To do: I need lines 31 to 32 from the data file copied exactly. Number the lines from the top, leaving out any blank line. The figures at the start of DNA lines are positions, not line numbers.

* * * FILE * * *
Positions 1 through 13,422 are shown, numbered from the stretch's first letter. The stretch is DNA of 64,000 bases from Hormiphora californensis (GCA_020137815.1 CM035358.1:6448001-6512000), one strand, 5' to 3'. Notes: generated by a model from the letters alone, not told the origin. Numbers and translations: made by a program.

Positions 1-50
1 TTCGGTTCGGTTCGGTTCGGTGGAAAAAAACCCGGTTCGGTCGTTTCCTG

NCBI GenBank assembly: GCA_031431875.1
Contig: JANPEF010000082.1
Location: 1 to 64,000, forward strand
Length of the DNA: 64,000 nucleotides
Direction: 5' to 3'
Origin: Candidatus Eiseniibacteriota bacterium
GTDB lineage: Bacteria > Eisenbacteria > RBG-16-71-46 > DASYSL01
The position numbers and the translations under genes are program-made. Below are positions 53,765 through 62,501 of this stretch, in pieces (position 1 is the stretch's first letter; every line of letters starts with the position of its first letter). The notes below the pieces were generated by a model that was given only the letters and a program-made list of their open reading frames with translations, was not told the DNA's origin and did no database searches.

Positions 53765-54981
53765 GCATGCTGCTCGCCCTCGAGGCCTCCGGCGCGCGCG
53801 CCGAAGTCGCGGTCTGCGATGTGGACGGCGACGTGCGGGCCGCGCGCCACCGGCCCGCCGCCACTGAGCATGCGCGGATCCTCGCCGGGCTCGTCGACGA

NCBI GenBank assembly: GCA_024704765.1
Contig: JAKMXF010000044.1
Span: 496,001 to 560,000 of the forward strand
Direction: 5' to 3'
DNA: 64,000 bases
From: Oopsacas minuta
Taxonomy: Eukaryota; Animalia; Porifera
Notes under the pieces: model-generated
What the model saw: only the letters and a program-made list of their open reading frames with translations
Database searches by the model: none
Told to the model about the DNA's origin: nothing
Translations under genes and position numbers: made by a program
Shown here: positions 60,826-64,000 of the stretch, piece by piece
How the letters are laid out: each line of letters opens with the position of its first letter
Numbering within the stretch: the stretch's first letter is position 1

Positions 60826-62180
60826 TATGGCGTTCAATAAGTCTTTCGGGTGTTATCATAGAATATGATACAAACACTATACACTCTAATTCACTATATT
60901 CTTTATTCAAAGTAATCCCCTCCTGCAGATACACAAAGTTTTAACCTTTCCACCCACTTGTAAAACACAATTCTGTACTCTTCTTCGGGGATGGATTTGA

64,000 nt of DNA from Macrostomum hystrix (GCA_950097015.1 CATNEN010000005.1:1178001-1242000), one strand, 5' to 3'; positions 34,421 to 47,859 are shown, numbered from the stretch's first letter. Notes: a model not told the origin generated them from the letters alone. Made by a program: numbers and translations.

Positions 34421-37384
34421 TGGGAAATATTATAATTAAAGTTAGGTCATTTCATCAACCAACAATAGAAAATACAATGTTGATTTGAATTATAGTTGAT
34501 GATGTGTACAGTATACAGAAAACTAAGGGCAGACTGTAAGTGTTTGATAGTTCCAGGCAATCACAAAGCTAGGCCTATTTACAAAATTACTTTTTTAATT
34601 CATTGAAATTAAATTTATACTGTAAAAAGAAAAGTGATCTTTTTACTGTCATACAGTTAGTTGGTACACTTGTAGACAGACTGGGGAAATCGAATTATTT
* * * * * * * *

60826 TATGGCGTTCAATAAGTCTTTCGGGTGTTATCATAGAATATGATACAAACACTATACACTCTAATTCACTATATT
60901 CTTTATTCAAAGTAATCCCCTCCTGCAGATACACAAAGTTTTAACCTTTCCACCCACTTGTAAAACACAATTCTGTACTCTTCTTCGGGGATGGATTTGA